for certain values of k = 1,2,3,... . Intuitively, for a random sequence, one should obtain a set of points distributed "evenly" , "randomly" or "uniformly " over a square. It is not easy to make these concepts precise, but it is sometimes glaringly apparent when a set of points is not distributed in this way. Plotting 100 points with k=1 for our example generator above generates the picture nearby. (It's is shown here at half its original size.) In the figure the first coordinate measures horizontal distance from the left margin of the red box, and the second coordinate measures vertical distance downwards from the upper margin of the red box. Thus some of the points in this box have coordinates (79,48), (48,95), (95,56), etc. The values of the coordinates are scaled to fill the entire red box (which in this case measure 200 by 200 pixels). It's clear that there are only 20, points, and, since 100 were drawn, five lie on top of each other for each of the black dots. Moreover, the dots appear to lie along six slanted lines. As pointed out above, for a " good" random number generator there should be 100 points, and the distribution should be " random".

The second figure nearby shows a distribution of 1,000 points obtained with a widely used and well tested and analyzed random number generator using

P 1 = 16807,   P 2 = 0,   and N= 2 31 -1 = 2147483647.

This generator is described in the reference by Park and Miller given below.

One reason for the seemingly peculiar choice of N is that that particular number is the largest integer than can be represented on a Unix machine or in Java.

To illustrate the abilities of this applet consider the following Figure which shows three sequences of 100,000 points each, using the same generator, for k=1 (red), k2 (green), and k=3 (blue). Reassuringly, no systematic patterns are readily apparent.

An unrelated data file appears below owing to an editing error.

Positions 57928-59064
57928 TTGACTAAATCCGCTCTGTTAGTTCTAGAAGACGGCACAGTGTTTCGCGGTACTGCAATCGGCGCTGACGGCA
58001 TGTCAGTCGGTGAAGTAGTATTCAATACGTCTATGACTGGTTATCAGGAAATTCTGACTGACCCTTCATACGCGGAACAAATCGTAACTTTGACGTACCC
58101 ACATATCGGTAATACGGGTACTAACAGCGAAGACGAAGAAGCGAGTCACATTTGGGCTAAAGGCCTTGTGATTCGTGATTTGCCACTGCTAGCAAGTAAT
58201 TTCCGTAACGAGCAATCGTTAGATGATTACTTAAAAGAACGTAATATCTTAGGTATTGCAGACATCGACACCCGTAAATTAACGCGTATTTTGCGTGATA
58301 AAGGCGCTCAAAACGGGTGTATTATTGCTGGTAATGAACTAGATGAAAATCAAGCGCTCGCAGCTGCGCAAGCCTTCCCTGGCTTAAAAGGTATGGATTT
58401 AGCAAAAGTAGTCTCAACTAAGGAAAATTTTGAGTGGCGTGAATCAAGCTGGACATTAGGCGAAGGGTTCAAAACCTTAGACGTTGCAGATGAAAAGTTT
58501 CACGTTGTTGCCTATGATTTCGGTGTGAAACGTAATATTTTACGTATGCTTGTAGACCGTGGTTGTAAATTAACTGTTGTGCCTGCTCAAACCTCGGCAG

Operating the Random Applet

Clicking on the box at the beginning of this page will cause a control window to pop up that looks much as illustrated in the image nearby. A drawing window that will contain the plots also appears.

There are mostly text input windows and buttons marked ">", "<<" etc.. To change an entry of a text window highlight the text and write a new number. You can also change parts of the number. It is important to terminate every change by pressing the Return or Enter key. The green buttons increment or decrement the text windows they surround. "< " and ">" decrement or increment by 1, the other buttons by larger amounts, e.g., by going to the closest prime number or the closest power of 2. Points of the form

(x i ,x i+k)

can be drawn for up to three different values of k, as determined in the three lines labeled Cycle 1, 2, and 3.

Following is a description of some less obvious features:

Downloading the software and using it standalone

You can download the Java Binary and use it standalone (e.g., by typing java Random on your Unix system). You'll need three class files that you can obtain by clicking on the links below. They point to binary files and the pages will look strange in your browser, but you should be able to download them nonetheless. Let me know if you have any trouble.

Links and Literature

A standard paper is S.K. Park and K.W. Miller, " Random Number Generators: Good Ones Are Hard To Find", Communications of the ACM, October 1988, pp. 1192-1201.

A recent article on random number generators is by Pei-Chi Wu: Multiplicative, Congruential Random-Number Generators with Multiplier +/-2 k1 +/-2 k2 and Modulus 2 p -1, ACM Transactions on Mathematical Software, June 1997, v. 23, No. 2, pp. 255-265.

The Grogono generator is described in P. Grogono, Programming in Pascal, 2nd Ed., Addison-Wesley, 1984, pp. 135-137.

I gratefully acknowledge a very helpful discussion I had with Nelson Beebe.